Cloudant’s bright future with IBM & SoftLayer

As a longtime SoftLayer customer and partner, IBM’s acquisition of SoftLayer means a lot to us at Cloudant. Cloudant started in 2008, with the goal of delivering a global data layer on cloud infrastructure. We needed a partner to help us with the infrastructure and network. SoftLayer was that partner.

The first clusters of our commercial product went live on SoftLayer in 2010. We’ve seen them grow as much as they’ve seen Cloudant grow. SoftLayer becoming part of IBM is the logical extension of this process.

Now that the acquisition is final and the wheels are in motion, we’re starting to see the repercussions with customers and end users, allowing Cloudant’s database-as-a-service (DBaaS) to better address new Web projects and mobile applications in the enterprise. The future is bright.

Growing with SoftLayer

Since our launch in 2010, our relationship with SoftLayer has evolved significantly. Where we once looked to SoftLayer as a fast-growing customer, we are now also a valued partner. Whereas they provide IaaS and we provide DBaaS, our joint customers benefit from a tight coupling of our respective services. As such, some of Cloudant’s biggest and most important accounts are on SoftLayer infrastructure. Now, they’ll be on IBM Cloud Services.

One of our biggest customers has relied on SoftLayer infrastructure: Hothead Games. Last year, the game studio launched a franchise of mobile sports apps that grew from an initial 6-node Cloudant cluster to 230 nodes in 12 months. They launched subsequent apps as part of their BIG WIN Sports™ franchise over that time, all of which rose to #1 in the App Store.

Today, 100 BIG WIN games are started every second, and their games make 100 million database requests per day on Cloudant. Different games (soccer, football, baseball, hockey, etc.) are popular with different user bases in various regions. So Hothead Games runs in every SoftLayer data center and uses Cloudant to replicate data between them. It’s not just “big data” in size, but in the velocity at which this data changes and propagates across Cloudant DBaaS on infrastructure worldwide.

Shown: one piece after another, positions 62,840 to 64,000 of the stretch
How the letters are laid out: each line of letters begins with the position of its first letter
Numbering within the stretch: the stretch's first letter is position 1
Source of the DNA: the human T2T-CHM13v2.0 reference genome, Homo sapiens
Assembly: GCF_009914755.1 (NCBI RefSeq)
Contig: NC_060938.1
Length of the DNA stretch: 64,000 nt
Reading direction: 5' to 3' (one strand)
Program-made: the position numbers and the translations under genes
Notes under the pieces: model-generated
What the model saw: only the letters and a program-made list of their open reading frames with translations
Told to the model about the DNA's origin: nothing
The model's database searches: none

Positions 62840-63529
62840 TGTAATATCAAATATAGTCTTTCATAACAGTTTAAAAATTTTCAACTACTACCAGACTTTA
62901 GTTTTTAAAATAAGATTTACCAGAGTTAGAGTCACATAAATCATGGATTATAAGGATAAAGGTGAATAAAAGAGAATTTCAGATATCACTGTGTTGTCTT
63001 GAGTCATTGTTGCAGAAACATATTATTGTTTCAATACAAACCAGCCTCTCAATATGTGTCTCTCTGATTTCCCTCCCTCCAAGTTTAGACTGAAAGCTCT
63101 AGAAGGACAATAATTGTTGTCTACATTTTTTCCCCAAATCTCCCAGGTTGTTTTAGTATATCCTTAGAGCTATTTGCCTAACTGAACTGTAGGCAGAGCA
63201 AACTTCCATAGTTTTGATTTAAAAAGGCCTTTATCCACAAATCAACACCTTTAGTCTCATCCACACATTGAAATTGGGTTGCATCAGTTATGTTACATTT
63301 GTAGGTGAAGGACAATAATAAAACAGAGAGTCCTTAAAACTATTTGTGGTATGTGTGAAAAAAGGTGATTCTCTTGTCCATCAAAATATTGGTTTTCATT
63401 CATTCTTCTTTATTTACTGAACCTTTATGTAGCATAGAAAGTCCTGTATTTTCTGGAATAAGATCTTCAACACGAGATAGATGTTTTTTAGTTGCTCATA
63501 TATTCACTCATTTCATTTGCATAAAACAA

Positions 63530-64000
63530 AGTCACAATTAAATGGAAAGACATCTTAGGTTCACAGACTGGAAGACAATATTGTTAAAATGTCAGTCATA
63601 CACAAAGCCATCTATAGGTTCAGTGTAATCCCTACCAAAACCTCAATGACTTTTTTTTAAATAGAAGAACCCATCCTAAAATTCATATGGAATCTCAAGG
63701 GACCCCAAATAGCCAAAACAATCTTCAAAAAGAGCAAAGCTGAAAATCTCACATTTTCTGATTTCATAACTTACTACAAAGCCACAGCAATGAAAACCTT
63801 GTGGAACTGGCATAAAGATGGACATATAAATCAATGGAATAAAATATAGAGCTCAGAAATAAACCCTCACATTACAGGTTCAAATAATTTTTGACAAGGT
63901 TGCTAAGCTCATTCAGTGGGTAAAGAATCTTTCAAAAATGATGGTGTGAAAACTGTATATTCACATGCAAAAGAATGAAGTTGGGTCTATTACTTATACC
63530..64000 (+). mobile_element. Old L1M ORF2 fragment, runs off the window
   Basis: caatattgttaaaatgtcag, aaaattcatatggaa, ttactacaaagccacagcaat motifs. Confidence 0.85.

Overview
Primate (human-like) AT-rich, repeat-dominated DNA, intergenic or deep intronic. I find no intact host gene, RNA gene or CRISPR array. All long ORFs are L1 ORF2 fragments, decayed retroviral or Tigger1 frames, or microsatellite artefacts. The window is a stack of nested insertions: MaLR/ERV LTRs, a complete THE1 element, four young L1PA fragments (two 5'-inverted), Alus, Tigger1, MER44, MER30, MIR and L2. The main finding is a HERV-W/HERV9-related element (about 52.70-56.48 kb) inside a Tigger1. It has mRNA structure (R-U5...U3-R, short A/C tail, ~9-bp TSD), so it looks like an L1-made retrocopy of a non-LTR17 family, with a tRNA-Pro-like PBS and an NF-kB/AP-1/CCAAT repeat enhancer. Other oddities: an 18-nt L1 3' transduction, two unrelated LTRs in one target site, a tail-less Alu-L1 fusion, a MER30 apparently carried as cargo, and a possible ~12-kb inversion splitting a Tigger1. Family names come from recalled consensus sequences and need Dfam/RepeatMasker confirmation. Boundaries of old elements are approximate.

At Cloudant, we see this worldwide data delivery strategy as an important capability for new enterprise Web and mobile applications dealing with unstructured data. Users everywhere want to work with fresh data, and they don’t want to wait for ETL processes and BI software to parse and prepare it for them. That’s the old way of doing things, and it might be OK for the pace of some applications, but not for projects that are driving the next generation of Web and mobile applications.

Edgewise: pushing data to the edge for Web and mobile

Cloudant enables enterprises to scale their Web and mobile applications across three dimensions: terabytes, concurrent users, and geographies. Cloudant replicates data for high-availability and low-latency access. Every node in the system is a master node that can write to the database. There are no slaves; only masters. Three copies of every database shard are stored throughout the system. Even if one data center is completely down, a copy in another location picks up the slack. Your business is always available with Cloudant and your application’s data is always close.